Just to give you a look in to what they unit would look like with some realistic options personnel wise:
DE: Tuck - Cofield - Rookie/FA
NT: Pickett - Rookie/FA
DE: Canty - Alford
OLB: Umenyiora - Kiwanuka
ILB: Boley - Kehl
ILB: Barnes - Blackburn - Goff
OLB: Sintim - Rookie/FA
DE: Tuck - Rookie/FA
DT: Cofield - Alford
DT: Canty - Pickett - Rookie
DE: Umenyiora - Kiwanuka
SLB: Sintim - Rookie
MLB: Barnes - Goff - Blackburn
WLB: Boley - Kehl
This is a scheme that has worked well for the Cardinals. They had pieces that fit both schemes and they also made two successful/essential draft picks up front with Alan Branch and Gabe Watson. Both guys that got off to rough starts but once the scheme fit their strengths, they became important pieces.
Ron Aiken is the defensive line coach in Arizona. He is a guy that has been a vital component to the emergence of the Arizona front seven (I know, not the week to talk about their defense). He has been an important piece to the puzzle when it comes to the emergence of Dockett, Branch, Watson, and Campbell. Creative defensive mind, gets the most out of his players.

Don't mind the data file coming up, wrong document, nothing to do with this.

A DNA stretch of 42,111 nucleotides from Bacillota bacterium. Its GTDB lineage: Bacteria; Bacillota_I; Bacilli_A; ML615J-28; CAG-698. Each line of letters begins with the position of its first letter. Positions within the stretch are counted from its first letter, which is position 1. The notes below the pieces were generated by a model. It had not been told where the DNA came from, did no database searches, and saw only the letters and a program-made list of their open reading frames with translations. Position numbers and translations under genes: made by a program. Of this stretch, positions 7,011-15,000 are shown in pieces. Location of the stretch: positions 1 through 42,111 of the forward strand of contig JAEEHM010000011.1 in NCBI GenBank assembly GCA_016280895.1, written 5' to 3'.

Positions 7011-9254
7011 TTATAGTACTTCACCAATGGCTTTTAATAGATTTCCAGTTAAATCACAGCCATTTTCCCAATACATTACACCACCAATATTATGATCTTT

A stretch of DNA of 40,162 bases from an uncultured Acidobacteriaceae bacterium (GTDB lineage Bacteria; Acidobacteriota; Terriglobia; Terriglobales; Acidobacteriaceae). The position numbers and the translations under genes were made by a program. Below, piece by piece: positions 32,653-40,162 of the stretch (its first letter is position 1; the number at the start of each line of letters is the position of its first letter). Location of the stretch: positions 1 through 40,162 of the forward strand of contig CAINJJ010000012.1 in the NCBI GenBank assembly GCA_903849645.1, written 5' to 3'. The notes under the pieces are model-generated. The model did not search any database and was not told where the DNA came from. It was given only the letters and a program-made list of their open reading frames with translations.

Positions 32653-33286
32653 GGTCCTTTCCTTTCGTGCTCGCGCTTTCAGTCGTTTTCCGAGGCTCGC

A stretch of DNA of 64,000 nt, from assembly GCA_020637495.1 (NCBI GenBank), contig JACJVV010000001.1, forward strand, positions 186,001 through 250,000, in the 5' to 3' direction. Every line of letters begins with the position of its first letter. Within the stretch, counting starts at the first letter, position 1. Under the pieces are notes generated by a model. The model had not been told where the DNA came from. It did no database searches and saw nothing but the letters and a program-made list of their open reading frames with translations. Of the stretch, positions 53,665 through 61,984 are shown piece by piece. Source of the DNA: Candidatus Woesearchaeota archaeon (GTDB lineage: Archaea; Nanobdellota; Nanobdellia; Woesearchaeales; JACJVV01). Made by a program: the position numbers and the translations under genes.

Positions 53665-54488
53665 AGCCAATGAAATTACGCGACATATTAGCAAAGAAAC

Wayne Nunnely is the defensive line coach in Denver. He is just as responsbile for that unit's turnaround as Mike Nolan is. He had outstanding success in San Diego for a decade. He has experience working with both fronts and he has evolved players into strong performers in the 3-4 coming from a 4-3.
Those two guys don't make headlines like Crennel and Pepper Johnson, but both are fits for what I am talking about. I think the hybrid scheme is a great idea in theory but it only works if you have diverse personnel filled with guys that can play multiple roles. We have that right now and using this offseason to shore up the vulnerable spots could make this a legit concept that is put in to practice.